Middle Eastern Terrorism Coming to the US Through Its Mexican Border

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Raymond Ibrahim is a Judith Rosen Friedman Fellow at the Middle East Forum.

A captured Islamic State fighter recently related how, in an effort to terrorize America on its own soil, the Islamic terror group is committed to exploiting the porous US-Mexico border, including through the aid of ISIS-sympathizers living in the United States.

“Whatever one thinks of President Donald Trump’s heightened rhetoric about the US-Mexico border and his many claims that it is vulnerable to terrorists, ISIS apparently also thought so,” write Anne Speckhard and Ardian Shajkovc of the nonpartisan International Center for the Study of Violent Extremism (ICSVE).

The idea that jihadis are exploiting the porous US-Mexico border is not a hypothetical.

In May, Abu Henricki, a Canadian citizen of Trinidadian origin, told researchers with ICSVE that ISIS sought to recruit him and others to penetrate the US-Mexican border through routes originating in various Central American locations.

“The plan came from someone from the New Jersey state of America,” Henricki confessed.

I was going to take the boat from Puerto Rico into Mexico. He [N.J. resident] was going to smuggle me in…. They [ISIS] wanted to use these people [sympathizers living in the U.S.] because they were from these areas.

Other Trinidadians, he said, were also approached to “do the same thing.”

“Our intent was not to support any political agenda,” the ICSVE said.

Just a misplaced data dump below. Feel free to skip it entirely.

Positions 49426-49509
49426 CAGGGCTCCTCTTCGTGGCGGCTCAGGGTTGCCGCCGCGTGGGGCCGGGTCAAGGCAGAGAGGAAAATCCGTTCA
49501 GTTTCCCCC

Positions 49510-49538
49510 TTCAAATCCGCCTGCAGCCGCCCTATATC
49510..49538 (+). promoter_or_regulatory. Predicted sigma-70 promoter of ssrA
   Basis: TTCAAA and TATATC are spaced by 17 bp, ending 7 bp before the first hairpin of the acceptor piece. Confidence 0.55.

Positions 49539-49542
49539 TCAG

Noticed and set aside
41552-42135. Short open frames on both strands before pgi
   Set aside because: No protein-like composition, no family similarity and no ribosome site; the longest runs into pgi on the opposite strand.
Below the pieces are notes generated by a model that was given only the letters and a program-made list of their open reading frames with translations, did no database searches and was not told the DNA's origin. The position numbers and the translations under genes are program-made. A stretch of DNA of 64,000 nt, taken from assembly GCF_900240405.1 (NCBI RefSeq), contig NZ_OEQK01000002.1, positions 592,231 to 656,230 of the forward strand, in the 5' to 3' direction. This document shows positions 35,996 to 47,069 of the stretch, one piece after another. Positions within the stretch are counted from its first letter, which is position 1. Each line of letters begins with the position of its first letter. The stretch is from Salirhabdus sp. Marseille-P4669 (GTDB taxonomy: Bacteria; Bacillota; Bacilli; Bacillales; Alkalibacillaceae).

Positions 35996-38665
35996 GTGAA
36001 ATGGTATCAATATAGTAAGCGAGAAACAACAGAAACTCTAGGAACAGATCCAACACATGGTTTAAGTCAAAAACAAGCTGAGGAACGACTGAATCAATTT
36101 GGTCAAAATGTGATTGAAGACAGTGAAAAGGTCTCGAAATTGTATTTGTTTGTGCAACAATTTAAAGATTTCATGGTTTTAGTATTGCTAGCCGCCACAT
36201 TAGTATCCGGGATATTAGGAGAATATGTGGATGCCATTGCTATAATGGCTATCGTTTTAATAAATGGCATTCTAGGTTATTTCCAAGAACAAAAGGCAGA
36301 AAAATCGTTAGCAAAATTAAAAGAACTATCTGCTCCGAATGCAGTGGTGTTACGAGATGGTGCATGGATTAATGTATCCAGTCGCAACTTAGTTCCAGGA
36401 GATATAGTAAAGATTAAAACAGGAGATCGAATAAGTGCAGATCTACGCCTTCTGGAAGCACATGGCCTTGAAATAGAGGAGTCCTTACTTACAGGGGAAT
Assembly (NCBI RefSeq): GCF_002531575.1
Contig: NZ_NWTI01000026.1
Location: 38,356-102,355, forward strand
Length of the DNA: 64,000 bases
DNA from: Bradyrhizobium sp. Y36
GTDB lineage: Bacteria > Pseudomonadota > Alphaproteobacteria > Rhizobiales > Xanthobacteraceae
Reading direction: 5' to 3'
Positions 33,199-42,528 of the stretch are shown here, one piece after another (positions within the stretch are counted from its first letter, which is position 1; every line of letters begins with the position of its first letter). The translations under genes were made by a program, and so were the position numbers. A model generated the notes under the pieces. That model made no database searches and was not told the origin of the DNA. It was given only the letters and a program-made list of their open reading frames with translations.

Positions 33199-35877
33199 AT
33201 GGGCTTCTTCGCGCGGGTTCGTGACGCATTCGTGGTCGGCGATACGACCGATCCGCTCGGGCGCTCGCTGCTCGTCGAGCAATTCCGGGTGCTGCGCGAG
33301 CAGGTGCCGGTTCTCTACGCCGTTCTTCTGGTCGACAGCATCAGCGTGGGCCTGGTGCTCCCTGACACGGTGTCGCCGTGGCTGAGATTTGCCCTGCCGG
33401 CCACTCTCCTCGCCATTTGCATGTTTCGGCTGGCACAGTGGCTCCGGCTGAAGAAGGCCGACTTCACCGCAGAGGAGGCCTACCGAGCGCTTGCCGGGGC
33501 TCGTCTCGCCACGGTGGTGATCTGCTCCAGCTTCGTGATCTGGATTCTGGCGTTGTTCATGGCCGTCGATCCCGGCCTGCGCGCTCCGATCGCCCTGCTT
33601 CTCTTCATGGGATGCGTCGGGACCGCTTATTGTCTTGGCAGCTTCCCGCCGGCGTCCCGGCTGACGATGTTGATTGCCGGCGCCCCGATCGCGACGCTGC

We don’t want this to be used for fearmongering… That said, it would be erroneous — and detrimental to our safety and security — to outright downplay the potential terrorist threats emanating from our borders, similar to the Bush administration casting aside initial warnings about al-Qaeda plots with the result of American citizens eventually suffering the 9/11 attacks.

More importantly, the notion that Islamic terrorists might infiltrate by way of the U.S. southern border is not a hypothetical. It has already happened.

Captured ISIS operative Abu Henricki.

In 2017, for instance, Abdulahi Hasan Sharif, originally from Somalia, launched what police in Edmonton, Canada labeled a terrorist attack. Sharif stabbed a police officer and then intentionally, it seemed, rammed his vehicle into four pedestrians. Sharif had an ISIS flag in his vehicle; he entered the United States by illegally crossing the US-Mexican border.

Furthermore, according to a November, 2018, report from the Center for Immigration Studies:

  • “From only public realm reporting, 15 suspected terrorists have been apprehended at the U.S.-Mexico border, or en route, since 2001.
  • The 15 terrorism-associated migrants who traveled to the U.S. southern border likely represent a significant under-count since most information reflecting such border-crossers resides in classified or protected government archives and intelligence databases.
  • Affiliations included al-Shabaab, al-Ittihad al-Islamiya, Hezbollah, the Pakistani Taliban, ISIS, Harkat-ul-Jihad-al-Islami Bangladesh, and the Tamil Tigers.
  • At least five of the 15 were prosecuted for crimes in North American courts. One migrant is currently under Canadian prosecution for multiple attempted murder counts. Of the four in the United States, one was prosecuted for lying to the FBI about terrorism involvement, one for asylum fraud, one for providing material support to a terrorist organization, and one for illegal entry, false statements, and passport mutilation.”